First I would like to apologize that I have not been updating my blog for the past two weeks, but I do have a legitimate excuse. Two weeks ago the internet socket in my computer “burned” and I was unable to connect to the internet. My host mom and I went to the computer store and left my computer there for what I thought would be a few days, but turned out to be two weeks! Needless to say, I missed my computer and connection to my friends and family back home greatly, but finally got my computer back today! I must say that after this, I will never complain when it takes ITS at Holy Cross 24 hours to fix a computer! I apologize that this post is a little lengthy but think of it as a double post as I was unable to write on last week! Besides my lack of a computer these past two weeks have been amazing…
On Wednesday, September 29th, there was a national strike around all of Europe, but it was most dramatic in Spain. The strike was against the government cutting certain budgets, and passing laws that would make it easier for workers to be laid off. On Tuesday, I didn’t think much of the strike, perhaps some stores will be closed and maybe a few people will hold some signs, but nothing major. I was wrong. On Wednesday morning, as soon as I left my apartment I saw thousands of people marching up my street! They were all dressed in red and carried banners and balloons. The march lasted until 2 PM and then the rest of the day was pretty quiet, but of course nothing was open. The next day, I was watching the news and apparently Coruña’s strike was fairly tame. For example, in Madrid and Barcelona people lit buses on fire as a protest and there were many arrests. Being interested in politics myself, witnessing the strike fascinated me and made me realize that this is one of the experiences during my year, that I will never forget. As my 90 year old host aunt says, “this day will go down in history!”
That Sunday, October 3rd, my friend Kelsey and I completed a 15 mile hike through the Galician countryside. When we signed up for the event, we thought, “Lets see the Galician countryside when the weather is still nice!” Well we did see the countryside, but the weather was terrible (and I am from Chicago…). We encountered rain, hurricane force winds, sleet, hail and very cold temperatures. Furthermore, in comparison with the other 30 people on the trip, Kelsey and I were completely unprepared. Everyone had intense rain pants, hiking boots, and multiple layers of coats and fleeces, while Kelsey and I were in capri’s and shorts and a rain coat. Aside from the horrible weather, the countryside was gorgeous. We walked through small towns, mountains, fields and forests that I would never have had the opportunity to see, if it were not for this excursion. So while the weather was horrendous, I do not whatsoever regret completing this 15 mile hike.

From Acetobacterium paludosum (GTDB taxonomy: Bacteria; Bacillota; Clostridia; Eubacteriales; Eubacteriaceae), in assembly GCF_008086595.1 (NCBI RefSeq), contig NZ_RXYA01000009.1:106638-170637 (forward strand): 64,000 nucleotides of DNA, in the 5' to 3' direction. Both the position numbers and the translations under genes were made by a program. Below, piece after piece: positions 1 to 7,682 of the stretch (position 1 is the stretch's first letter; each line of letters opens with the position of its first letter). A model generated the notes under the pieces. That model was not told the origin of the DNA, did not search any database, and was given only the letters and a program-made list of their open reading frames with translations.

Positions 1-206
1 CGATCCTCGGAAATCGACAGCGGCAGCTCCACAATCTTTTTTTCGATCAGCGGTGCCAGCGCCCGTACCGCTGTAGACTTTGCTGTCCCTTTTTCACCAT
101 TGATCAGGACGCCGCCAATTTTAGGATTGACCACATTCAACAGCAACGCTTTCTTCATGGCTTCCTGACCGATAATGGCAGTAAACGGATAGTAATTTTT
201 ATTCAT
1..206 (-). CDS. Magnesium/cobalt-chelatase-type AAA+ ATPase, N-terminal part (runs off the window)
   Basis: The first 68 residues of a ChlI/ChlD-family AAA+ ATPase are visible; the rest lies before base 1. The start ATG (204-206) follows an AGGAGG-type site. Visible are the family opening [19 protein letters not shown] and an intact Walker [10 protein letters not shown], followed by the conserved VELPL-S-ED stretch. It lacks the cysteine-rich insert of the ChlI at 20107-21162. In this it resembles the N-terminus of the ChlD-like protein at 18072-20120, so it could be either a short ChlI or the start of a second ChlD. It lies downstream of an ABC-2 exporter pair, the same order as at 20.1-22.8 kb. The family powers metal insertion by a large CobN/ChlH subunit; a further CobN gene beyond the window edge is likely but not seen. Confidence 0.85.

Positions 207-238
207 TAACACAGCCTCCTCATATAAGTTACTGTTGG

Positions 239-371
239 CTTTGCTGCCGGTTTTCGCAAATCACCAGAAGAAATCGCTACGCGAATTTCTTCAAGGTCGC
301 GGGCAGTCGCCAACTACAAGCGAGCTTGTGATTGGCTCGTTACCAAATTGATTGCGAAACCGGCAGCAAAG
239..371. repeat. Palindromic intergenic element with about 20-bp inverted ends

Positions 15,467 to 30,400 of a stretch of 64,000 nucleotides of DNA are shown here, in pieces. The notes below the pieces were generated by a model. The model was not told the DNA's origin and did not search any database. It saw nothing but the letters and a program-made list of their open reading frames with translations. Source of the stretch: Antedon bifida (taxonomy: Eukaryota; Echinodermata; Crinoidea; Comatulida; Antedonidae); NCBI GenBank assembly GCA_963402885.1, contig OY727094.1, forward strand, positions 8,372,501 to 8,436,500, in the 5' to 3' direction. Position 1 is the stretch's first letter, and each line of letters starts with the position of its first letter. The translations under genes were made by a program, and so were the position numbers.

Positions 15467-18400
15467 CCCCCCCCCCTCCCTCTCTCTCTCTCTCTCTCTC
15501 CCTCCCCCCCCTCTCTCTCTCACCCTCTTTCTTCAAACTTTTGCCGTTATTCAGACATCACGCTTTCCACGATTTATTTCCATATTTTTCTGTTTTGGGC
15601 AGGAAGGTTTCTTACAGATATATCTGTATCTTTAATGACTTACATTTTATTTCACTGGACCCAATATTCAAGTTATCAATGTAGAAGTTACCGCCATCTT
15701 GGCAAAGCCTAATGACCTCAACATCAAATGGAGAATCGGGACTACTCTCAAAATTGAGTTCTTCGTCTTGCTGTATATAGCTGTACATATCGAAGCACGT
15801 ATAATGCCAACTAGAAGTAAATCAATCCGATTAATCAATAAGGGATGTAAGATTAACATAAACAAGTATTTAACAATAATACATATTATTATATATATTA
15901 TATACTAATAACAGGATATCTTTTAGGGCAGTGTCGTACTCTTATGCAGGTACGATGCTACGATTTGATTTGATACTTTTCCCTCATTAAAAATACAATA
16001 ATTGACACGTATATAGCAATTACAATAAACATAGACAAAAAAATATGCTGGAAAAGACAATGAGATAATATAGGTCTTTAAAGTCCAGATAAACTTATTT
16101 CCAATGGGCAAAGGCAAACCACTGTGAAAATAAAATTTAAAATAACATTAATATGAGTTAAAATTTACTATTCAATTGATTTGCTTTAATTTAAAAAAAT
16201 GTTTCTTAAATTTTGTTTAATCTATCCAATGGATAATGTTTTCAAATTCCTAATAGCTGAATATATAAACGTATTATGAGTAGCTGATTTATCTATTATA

This past Thursday, two other HC students were invited by their entire Spanish literature class to dinner. Since I wanted to meet some Spaniards, I of course, invited myself. Thinking it would be just a few people, I was completely shocked when I arrived and found myself sitting at a table with 30 other Spaniards ! However, it turned out to be quite a fun night, I was able to practice (and communicate!) in Spainish and eat a lot of good food!
This past weekend Kelsey and I took advantage of our 3 day weekend and went to Vigo, Spain. Vigo is another city in Galicia and is located on a river that connects to the Atlantic Ocean. On Saturday we walked all over Vigo, explored an old fort, museums, statues, the river front, and witnessed a large sailing race. Then on Sunday, we went to Las Islas Cies. These islands are just off the coast of Vigo and are absolutely gorgeous. The islands were once the sight of many cruel pirate attacks and currently the only development on the islands is a campground facility with bathrooms and a restaurant. On the Islands we hiked for over four hours, climbing the forested mountains, sticking our feet in the water, looking out to the vast open ocean and taking numerous pictures.
Yesterday, I went to “Finnesterre” or translated “The End of the Earth.” Finnesterre is a long peninsula on the Galician coast line that juts out into the Atlantic, appearing as though it is the end of the earth. Several hundred years ago, when people believed that the world was flat; people would gaze from this strip of land and wonder where in the ocean our planet dropped off into space.
Dato Divertido: People in Galicia eat a lot of fish. Growing up, I hated fish. The only way I would eat it was if it was deep fried and drenched in ketchup. My dad, being a fisherman in a previous life, was always very disappointed. However, after coming to Coruña I officially love fish, as the fish here is so excellent and fresh! For the past two weeks, almost every day for lunch we have had some sort of fish (fish cake, shell fish, fish soup, white fish, fish pasta and many more variations of fish). While I have yet to try the famous pulpo gallego (octopus)…it is definitely next on my list!